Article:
Jason Isbell – Sirens of the Ditch

I was listening to this with Raenie in the library’s underground parking garage when I got a little bit embarassed all of a sudden. We were listening to a bad, 12-bar/leather pants “blues workout” replete with swinging johnson posture. That song’s a lamentable anomaly, I’ve decided.

And it’s odd, cuz Isbell cops some real “sensitive man” moves throughout this very good, very bad record. It’s released by one of them “roots” labels that’s clearly gunning for success to the tune of XM radio syndication or whatever. And accordingly, it’s got telltale dobro, brushes-on-snare, “Yeah, I wear Wranglers” pretense in terms of production. All that sonic branding confirms my suspicions that most alt-country fans are low-level cmptr workers, living in a subdivision with an adjustable rate mortgage,* mebbe in a suburb of Seattle.

What’s problematic in light of all this is that the songwriting’s good, and he’s a pretty wrenching vocalist. When I say the songwriting’s good, I mean, like, there’s pretty amazing rhyme schemes (ABBA BCAC) and slant rhymes galore. And it’s evocative and there’s even a passable anti-war song et. al.
This is my first Truckers-related purchase, and I like it despite all the cheese drippings. I came to it – like so many other things – through a vague Son Volt connection. I bet you Isbell’s live show – feat. Derry DeBorja from le Volt – is much more of a rockist affair.

Other Son Volt news: Long time badass sideman and Gob Iron Road Warrior Marc Spencer will be joining Son Volt for the coming 2008 tour (on “steel/keys”). If yr me, this is news. News of the “awesome” variety. jaymark600_copy1.jpg

* by the way, i love the fact that just as raenie and i might possibly, sort of be in the kind of situation in which we might pursue an idea of pursuing a house to own, the market goes toxic.

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6 Responses to “Jason Isbell – Sirens of the Ditch”

  1. minx Says:

    “All that sonic branding confirms my suspicions that most alt-country fans are low-level cmptr workers, living in a subdivision with an adjustable rate mortgage,* mebbe in a suburb of Seattle.”

    Minus the Seattle part, this is the demographic E and I witnessed at the Ryan Adams show.

    Is this main audience for Alt Country?

  2. lexdexter Says:

    yes, that crowd and, like, 1 out of every 3 PhishHeads has some sort of epiphany about Uncle Tupelo or Willie Nelson or something, and proceeds to hijack all our beer parties for the next half-decade.

    but yeah, i think that alt-country fans like springsteen fans often have this sort of middle-class, fetishized idea of the working class, or the poor, or “rednecks,” and that makes this kind of music seem charming in all its near-authenticity.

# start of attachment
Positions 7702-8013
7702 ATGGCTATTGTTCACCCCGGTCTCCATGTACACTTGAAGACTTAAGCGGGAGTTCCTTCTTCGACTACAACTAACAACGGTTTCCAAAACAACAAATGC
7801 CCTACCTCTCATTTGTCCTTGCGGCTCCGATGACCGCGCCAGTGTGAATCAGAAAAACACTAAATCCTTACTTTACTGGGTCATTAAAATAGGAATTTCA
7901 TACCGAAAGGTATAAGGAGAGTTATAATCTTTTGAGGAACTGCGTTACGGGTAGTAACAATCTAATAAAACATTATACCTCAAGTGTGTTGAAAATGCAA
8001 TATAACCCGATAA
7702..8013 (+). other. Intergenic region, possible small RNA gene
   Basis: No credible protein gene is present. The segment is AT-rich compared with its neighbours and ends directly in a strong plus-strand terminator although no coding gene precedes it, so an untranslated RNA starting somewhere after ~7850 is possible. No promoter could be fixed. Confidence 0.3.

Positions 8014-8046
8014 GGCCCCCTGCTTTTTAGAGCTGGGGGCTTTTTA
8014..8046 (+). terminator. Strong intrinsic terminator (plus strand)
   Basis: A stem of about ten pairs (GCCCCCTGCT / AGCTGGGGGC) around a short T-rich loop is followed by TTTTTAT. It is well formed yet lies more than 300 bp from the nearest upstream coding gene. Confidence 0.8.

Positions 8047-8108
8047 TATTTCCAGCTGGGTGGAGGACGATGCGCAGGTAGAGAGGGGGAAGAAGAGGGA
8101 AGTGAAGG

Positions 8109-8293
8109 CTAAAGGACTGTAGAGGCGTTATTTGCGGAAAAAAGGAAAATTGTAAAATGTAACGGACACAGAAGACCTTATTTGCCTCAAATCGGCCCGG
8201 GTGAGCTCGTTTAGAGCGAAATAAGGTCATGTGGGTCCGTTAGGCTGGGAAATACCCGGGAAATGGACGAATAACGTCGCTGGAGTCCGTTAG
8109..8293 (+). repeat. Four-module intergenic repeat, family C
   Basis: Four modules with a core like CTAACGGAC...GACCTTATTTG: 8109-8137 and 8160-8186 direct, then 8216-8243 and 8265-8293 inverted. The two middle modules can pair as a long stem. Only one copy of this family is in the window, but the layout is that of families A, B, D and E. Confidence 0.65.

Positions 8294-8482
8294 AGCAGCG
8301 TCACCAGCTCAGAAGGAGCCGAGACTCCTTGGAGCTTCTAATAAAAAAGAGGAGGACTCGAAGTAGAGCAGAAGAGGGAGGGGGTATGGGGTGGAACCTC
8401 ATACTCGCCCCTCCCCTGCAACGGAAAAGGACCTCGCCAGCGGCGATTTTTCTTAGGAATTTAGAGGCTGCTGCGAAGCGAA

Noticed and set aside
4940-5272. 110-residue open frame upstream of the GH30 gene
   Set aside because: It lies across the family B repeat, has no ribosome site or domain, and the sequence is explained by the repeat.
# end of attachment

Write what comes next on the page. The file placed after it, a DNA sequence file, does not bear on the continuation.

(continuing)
3. lexdexter Says:

    also, it’s weird to me that indie rock as such has become no less domesticated an alternative. the idea of being a slacker pothead who wasted his/her education to the tune of ironic banalities is being shown for the essentially conservative posture/consequence we know it to be.

    i’m telling you, i feel like most the people i know in eugene are are keeping it real with their own, age-appropriate version of an SST and/or Dischord style ethic….it’s actually kinda 1988-1992 out here in that way, but i don’t mean ‘grungy.’ on the contrary, i feel like a lotta portland rockers are gonna wake up in the 2010s and realize that they got really into leopard print synth-y new wave for a long time, and wonder how it could’ve swallowed so much of their lives.

    also, there’s solace to be taken in the multitude of smart, New Heavy bands like Jesu, Dead Meadow, Battles, etc.

    and Tortoise have never faltered, also. and have maintained a really productive milieu of side projects and kindred studios. Tortoise, man. they were early to embrace “techno” elements, but they did it in a totally more savvy way… calling them techno would be like comparing eno’s synth work in roxy music to duran duran style action.

  4. minkles Says:

    Let’s not forget !!!. I’m glad you introduced me to them. Imagine the embarrassing potential of bobbing my head to them while in my studio working – I almost feel, strangely enough, like a 1991 teen techno junkie.

    I haven’t heard Jesu, Dead Meadow, or Battles. But I’ve gotten deeply into Labradford, Flying Saucer Attack, Gregor Samsa (check it out), Mogwai, Tortoise, Rothko, and loads of other bands that fall on a continuum of scratchy and minimalist ambient noise, sythesizer backdrops, and euphoric blitzes of feedback. I owe that kindling to the CD batch you sent me and my subsequent investigation of other bands.

    And guess what? E and I have been rocking Belle Sebastian’s newest album a lot.

  5. wobs Says:

    I’m quietly taking offense at your Phish-head remark. For the record, I was into Willie and Uncle Tupelo well before I started taking acid and getting my freak on to Phish.

  6. david Says:

    I agree the Isbell album is hit and miss, but all the misses are at the beginning so you can skip em pretty easy. Tracks 4-11 are great. “Dress Blues” is the finest contemporary anti-war song I’ve heard, emotional without being strident. But overall I think his songs with the Truckers are his best so far, check out “Decoration Day” on the alb of the same name, also “Danko/Manuel,” “Day John Henry Died,” and “Goddamn Lonely Love” on The Dirty South (really the only songs I like on that album).


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